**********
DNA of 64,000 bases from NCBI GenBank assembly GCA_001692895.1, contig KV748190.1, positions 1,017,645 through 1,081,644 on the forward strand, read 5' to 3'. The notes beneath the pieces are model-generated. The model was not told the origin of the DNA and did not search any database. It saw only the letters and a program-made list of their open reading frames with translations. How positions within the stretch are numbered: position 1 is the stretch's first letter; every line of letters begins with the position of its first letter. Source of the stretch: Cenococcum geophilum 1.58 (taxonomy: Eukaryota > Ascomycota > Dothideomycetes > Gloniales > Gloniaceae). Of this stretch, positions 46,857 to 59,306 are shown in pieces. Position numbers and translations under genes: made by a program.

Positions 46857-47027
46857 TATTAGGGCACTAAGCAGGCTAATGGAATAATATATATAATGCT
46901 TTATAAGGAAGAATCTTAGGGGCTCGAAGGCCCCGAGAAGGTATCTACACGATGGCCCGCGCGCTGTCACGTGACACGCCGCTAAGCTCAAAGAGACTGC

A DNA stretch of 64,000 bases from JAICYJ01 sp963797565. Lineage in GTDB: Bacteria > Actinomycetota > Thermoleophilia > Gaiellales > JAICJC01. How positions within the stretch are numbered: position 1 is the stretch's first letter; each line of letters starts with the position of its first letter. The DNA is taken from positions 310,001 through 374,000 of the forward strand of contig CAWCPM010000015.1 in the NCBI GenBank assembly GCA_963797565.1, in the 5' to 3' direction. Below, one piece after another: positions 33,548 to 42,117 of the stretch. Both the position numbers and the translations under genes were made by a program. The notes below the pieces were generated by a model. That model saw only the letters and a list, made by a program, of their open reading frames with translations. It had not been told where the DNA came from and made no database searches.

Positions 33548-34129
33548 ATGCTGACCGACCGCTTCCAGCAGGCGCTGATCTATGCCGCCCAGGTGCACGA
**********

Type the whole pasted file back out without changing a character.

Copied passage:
DNA of 64,000 bases from NCBI GenBank assembly GCA_001692895.1, contig KV748190.1, positions 1,017,645 through 1,081,644 on the forward strand, read 5' to 3'. The notes beneath the pieces are model-generated. The model was not told the origin of the DNA and did not search any database. It saw only the letters and a program-made list of their open reading frames with translations. How positions within the stretch are numbered: position 1 is the stretch's first letter; every line of letters begins with the position of its first letter. Source of the stretch: Cenococcum geophilum 1.58 (taxonomy: Eukaryota > Ascomycota > Dothideomycetes > Gloniales > Gloniaceae). Of this stretch, positions 46,857 to 59,306 are shown in pieces. Position numbers and translations under genes: made by a program.

Positions 46857-47027
46857 TATTAGGGCACTAAGCAGGCTAATGGAATAATATATATAATGCT
46901 TTATAAGGAAGAATCTTAGGGGCTCGAAGGCCCCGAGAAGGTATCTACACGATGGCCCGCGCGCTGTCACGTGACACGCCGCTAAGCTCAAAGAGACTGC

A DNA stretch of 64,000 bases from JAICYJ01 sp963797565. Lineage in GTDB: Bacteria > Actinomycetota > Thermoleophilia > Gaiellales > JAICJC01. How positions within the stretch are numbered: position 1 is the stretch's first letter; each line of letters starts with the position of its first letter. The DNA is taken from positions 310,001 through 374,000 of the forward strand of contig CAWCPM010000015.1 in the NCBI GenBank assembly GCA_963797565.1, in the 5' to 3' direction. Below, one piece after another: positions 33,548 to 42,117 of the stretch. Both the position numbers and the translations under genes were made by a program. The notes below the pieces were generated by a model. That model saw only the letters and a list, made by a program, of their open reading frames with translations. It had not been told where the DNA came from and made no database searches.

Positions 33548-34129
33548 ATGCTGACCGACCGCTTCCAGCAGGCGCTGATCTATGCCGCCCAGGTGCACGA